Three reports described the endoscopic approaches to the midbrain region of the brainstem [32, 33, 35]. The anatomical location of the midbrain is higher than that of the pons; to reach the surgical area, the sella, tuberculum, and planum need to be removed. Enseñat et al. described an endoscopic transnasal transplanum-transtuberculum approach to the ventral midline mesencephalon, in which a small portion of the normal pituitary gland was removed to improve surgical access. After surgery, the symptoms of oculomotor nerve paralysis were completely eliminated, and no new neurological or endocrine abnormalities occurred [32]. He [33] described a right ventromedial mesencephalon lesion approached via the endoscopic transnasal transtuberculum-transclival route. In this case, the surgical channel passed below the pituitary gland and transdural transposition was performed to expand the surgical field. Thus, direct manipulation of the gland was avoided, thereby reducing the risk of hypopituitarism. Interestingly, considering the differences between the two surgical approaches, the transtuberculum-transclival approach resulted in complete resection of the lesion, whereas the transplanum-transtuberculum approach resulted in a subtotal resection. Therefore, even in the presence of extension to the third ventricle, the transtuberculum-transclival approach seems to be a better choice for treating mesencephalic cavernous hemangiomas. The middle and lower parts of the brainstem are located behind the clivus and treated naturally using a transclival approach. However, this patient still required semi-translocation of the pituitary gland to access this midbrain area [35]. The patient underwent postoperative lumbar drainage, and no CSF rhinorrhea, total tumor resection, or neurological dysfunction was observed. In this review, there were two cases in the medulla oblongata, it is important that the bone from the middle of the clivus down to the C1 ring needs to be removed, and the underlying dura was exposed [9, 36].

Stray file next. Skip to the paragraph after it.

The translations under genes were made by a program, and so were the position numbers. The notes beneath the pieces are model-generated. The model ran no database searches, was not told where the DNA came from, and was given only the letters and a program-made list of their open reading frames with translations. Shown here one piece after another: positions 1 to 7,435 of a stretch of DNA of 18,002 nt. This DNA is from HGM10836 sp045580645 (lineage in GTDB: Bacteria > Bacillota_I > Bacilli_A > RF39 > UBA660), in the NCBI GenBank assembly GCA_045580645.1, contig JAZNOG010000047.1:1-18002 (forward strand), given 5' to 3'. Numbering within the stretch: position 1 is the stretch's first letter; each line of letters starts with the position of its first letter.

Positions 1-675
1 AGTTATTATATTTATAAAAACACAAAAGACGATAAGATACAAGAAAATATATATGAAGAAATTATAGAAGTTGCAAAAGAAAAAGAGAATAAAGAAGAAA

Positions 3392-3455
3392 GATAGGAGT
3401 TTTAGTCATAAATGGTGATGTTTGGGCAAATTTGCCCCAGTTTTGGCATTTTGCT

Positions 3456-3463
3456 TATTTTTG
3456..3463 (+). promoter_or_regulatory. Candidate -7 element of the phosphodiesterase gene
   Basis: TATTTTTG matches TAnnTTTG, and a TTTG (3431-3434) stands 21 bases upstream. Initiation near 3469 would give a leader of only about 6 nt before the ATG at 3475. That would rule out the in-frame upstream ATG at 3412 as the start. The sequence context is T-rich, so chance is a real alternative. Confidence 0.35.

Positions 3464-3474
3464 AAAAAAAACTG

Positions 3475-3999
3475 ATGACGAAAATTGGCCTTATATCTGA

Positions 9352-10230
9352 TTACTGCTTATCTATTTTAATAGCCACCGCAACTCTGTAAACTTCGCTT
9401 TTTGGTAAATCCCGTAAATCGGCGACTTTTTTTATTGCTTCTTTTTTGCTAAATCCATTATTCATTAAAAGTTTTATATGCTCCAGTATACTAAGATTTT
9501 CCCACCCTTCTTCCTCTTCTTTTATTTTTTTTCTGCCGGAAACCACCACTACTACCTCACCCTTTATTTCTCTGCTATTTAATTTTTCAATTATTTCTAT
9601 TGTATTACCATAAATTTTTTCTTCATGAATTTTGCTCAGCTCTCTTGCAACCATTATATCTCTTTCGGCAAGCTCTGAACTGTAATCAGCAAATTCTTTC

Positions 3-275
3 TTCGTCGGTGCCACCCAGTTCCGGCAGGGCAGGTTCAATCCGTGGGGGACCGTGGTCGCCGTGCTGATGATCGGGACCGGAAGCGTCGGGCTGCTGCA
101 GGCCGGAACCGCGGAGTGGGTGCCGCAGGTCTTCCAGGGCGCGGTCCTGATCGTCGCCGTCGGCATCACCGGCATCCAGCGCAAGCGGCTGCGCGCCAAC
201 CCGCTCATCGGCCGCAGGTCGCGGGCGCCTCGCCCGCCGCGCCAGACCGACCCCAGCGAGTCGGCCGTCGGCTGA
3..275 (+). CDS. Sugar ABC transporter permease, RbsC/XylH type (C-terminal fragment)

Fully endoscopic techniques in surgery for the dorsal and lateral lesion of brainstem

Microsurgical approaches such as SCIT, retrosigmoid craniotomy, and subtemporal approaches have been widely used to treat cavernous hemangiomas in the dorsal or lateral regions of the brainstem [5]. Nayak et al. described an endoscopic SCIT approach for left dorsal midbrain lesion, and an endoscopic retrosigmoid craniotomy approach for lateral pontine lesion, which also demonstrated good results [9]. A 39-year-old female patient underwent a surgical procedure in the lateral position, where a large sigmoid incision was made behind her ear, followed by a 3 cm craniotomy performed in the sigmoid region. The endoscope was stabilized by the Mitaka pneumatic holding arm, which provided an exceptional view and was used as the sole magnification tool for resection. Standard bimanual techniques were employed to dissect arachnoid adhesions, while standard microsurgical instruments were used to remove the BCM. A 59-year-old woman with left pontine CM underwent a similar endoscopic surgical procedure. The lesion was resected until normal brainstem tissue was obtained. However, MRI performed at the 6-month follow-up showed residual BCM in the superior aspect of the cavity. Cecchini recently described the benefits of an endoscopy for junction lesion between the posterior mesencephalon and the upper pons through a subtemporal approach [37]. In the surgical procedure detailed in the case report, a small incision was made above the ear and a 2.5 cm craniotomy was performed near the floor of the middle cranial fossa on the temporal squama. After dural opening, a four-handed endoscopic technique was used for dissection. During the dissection process, suction and grasping microforceps were used to stabilize a cavernous malformation, which was then detached from the brainstem parenchyma.


Although endoscopes can improve depth illumination and panoramic views, the two-dimensional visualization of the surgical field provided by endoscopes compared to microscopes may lead to disorientation for spatially inexperienced surgeons. In particular, for ventral brainstem lesion, the narrow endonasal surgical corridor may be challenging, and if important arterial vessels are damaged, the results can be catastrophic. Therefore, patients should be carefully selected at the onset of endoscopic endonasal surgery to avoid complications. In addition, endoscopic endonasal approaches to the brainstem is at risk of invading the motor tracts, which may lead to the additional neurological dysfunction. Careful evaluation of the nerve tract should be carried out through techniques such as high-definition fiber tracking to reduce this risk [38]. Compared with microsurgery, postoperative CSF leakage remains a high-risk factor for endoscopic endonasal surgery.